We have the opportunity to offer you a few questions and answers about the Visa debit card. We got to learn a few facts about it, as Visa is one of our site sponsors over the next few months.
Visa Debit Card Options
For those of you looking for a Visa Debit Card, here are a few options you can consider:
- AccountNow Prepaid Visa: Here’s a checking account alternative that allows you to borrow money and build credit history. Technically, this is not a credit card, but if you set up direct deposit on your prepaid account, you may be eligible to receive a line of credit. There’s FDIC insurance up to $100,000.
- Vision Premier Prepaid Visa: With this card, you’ll get free direct deposit, free online bill pay, card balance alerts and the ability to withdraw cash at ATMs.
- All-Access Visa Prepaid Card: You can use this card as an ATM card and make purchases anywhere it’s accepted. There’s also some safety features built in: Visa will replace any stolen cards and will protect you from unauthorized transactions. Some other great features: free direct deposit, no bank account needed, FDIC insurance, 24/7 account access, additional cards, unlimited reloading options, bill pay via your card, and a referral program!
- Prepaid Visa Rushcard: Use this card to avoid check-cashing fees with free direct deposit. You’re also protected by Visa’s Zero Liability Policy. Other great features: bill pay and purchases online or over the phone, ATM access, access to your account via text alerts, 24/7 online access and customer service. Optional features: it can help you build credit by reporting your regular bill payments to credit reporting agencies.
- Wired Plastic Prepaid Visa Card: a nice standard Visa debit card.
Visa Debit Card Facts
Here are some common questions cardholders have about the Visa debit card that we’d like to share with you. You’ll see Visa’s responses below, and my thoughts on these issues.
1. Using the debit card will cause a hold to be placed on your bank account.
Question: A common complaint about debit cards is that when you swipe them at the pump, the bank typically places a hold on your account for as much as $50-$75, no matter how little gas you buy. Unfortunately, it can take several days for the hold to be removed, potentially resulting in overdraft fees when you really do have enough money in your account to cover your expenses. Is this a common practice across banks/card issuers? Do you foresee a day when this problem will be rectified?
Visa Answers: When you go to pump gas and swipe at the pump, you may get a hold on funds in your bank account. Some financial institutions that issue Visa debit cards decide whether to place that hold on your funds in order to protect themselves against the risk that you could spend more money than you have in your accounts. As a precautionary method, they place this hold in anticipation of the final transaction amount. The hold, which is typically a higher amount than the cost of the gas, is what allows you to use your Visa cards in places like gas pumps where the exact amount of a transaction may not be known and when the merchant first requests an authorization for a purchase.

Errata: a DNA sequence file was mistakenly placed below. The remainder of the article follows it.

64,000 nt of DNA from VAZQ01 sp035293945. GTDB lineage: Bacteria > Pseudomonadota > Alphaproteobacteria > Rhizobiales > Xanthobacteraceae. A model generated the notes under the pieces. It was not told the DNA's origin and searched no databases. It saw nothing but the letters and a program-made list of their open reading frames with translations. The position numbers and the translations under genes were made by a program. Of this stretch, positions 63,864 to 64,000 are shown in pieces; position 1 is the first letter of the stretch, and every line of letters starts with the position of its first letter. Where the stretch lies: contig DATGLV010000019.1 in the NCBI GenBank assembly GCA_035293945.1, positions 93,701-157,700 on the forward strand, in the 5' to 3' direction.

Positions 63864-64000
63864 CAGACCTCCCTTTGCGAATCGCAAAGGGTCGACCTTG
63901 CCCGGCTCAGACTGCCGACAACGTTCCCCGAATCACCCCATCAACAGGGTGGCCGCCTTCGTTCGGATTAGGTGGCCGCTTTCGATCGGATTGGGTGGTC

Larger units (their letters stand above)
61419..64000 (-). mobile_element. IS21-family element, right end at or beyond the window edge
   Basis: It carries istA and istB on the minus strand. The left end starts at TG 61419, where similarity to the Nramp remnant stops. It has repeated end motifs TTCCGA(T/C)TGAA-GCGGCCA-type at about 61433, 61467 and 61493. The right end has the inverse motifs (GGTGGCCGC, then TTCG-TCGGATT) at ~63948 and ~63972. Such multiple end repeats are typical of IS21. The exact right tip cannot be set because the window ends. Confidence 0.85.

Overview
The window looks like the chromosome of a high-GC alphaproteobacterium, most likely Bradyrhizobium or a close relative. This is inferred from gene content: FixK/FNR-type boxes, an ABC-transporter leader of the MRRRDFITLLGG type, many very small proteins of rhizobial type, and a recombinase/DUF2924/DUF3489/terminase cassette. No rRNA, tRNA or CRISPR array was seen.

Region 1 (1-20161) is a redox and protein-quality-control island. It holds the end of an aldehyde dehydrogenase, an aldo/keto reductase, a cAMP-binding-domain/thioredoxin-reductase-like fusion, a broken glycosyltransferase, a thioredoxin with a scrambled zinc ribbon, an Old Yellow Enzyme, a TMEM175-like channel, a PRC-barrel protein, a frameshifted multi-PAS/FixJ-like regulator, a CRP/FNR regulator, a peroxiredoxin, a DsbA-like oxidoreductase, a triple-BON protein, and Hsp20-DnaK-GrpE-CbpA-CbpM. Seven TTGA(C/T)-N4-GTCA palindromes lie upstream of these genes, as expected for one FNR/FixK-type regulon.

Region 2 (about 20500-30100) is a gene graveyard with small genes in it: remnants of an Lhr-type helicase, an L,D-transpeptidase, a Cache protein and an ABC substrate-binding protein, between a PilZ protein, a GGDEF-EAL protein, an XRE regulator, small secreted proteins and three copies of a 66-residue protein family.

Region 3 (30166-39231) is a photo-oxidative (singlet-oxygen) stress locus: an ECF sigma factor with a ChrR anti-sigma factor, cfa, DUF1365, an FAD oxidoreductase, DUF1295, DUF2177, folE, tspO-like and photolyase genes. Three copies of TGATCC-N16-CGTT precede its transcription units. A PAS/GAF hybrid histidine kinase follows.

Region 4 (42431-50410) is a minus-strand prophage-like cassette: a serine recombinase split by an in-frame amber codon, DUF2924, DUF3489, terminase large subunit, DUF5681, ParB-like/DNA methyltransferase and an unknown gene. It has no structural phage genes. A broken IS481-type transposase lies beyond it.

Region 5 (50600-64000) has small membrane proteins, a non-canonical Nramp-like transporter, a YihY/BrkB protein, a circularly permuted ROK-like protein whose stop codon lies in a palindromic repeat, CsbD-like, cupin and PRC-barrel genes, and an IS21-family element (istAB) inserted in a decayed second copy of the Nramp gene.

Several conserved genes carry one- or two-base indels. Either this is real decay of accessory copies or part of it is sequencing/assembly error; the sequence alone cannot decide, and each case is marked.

To clarify, Visa does not determine the hold — that’s up to the financial institution. But financial institutions are required to release all holds within three business days of the authorization request or when the transaction clears, whichever is earlier.
My Take: I believe this policy makes sense, as we’re talking about small amounts of money here. To avoid overdraft fees you can do a few things:
- Be aware of how much money you’ve got in your bank account. Balance your checkbook and be in the know!
- Create a buffer in your account. For instance, if you designate $100 to be your “cash cushion”, then never dip below that amount. Stop spending before you reach that point.
- Know more about your bank’s overdraft fees and policies.
- See if your bank’s overdraft protection program is worth signing up for. Evaluate the cost of this program vs the fees that you could otherwise incur.
- Opt out of overdraft fees (it’s actually optional, and a way to protect you from yourself, but the alternative can be worse)!
More details on how to sidestep overdraft fees right here!
2. Debit card statements are usually made available.
Question: Do you still get a statement with a debit card or does it simply hit your bank account?
Visa Answers: This varies by financial institution, but most issuers make debit card statements available online, via mail and/or by phone so that consumers can check their account transactions often, even daily.
My Take: I’d imagine that a statement that details our money usage is something we should always insist on receiving. Without one, I’d feel like I was flying blind with my money (unless I track every penny on my own, which I don’t; I don’t think manual penny tracking is a common practice among consumers, I’m sure ). I’d expect some kind of statement to cover all my financial transactions that don’t involve cold, hard cash.
A parting thought: just like any other financial tool, it goes without saying that before signing up for a debit card, you’ll need to review its points and features to see if it fits your specific needs and requirements.
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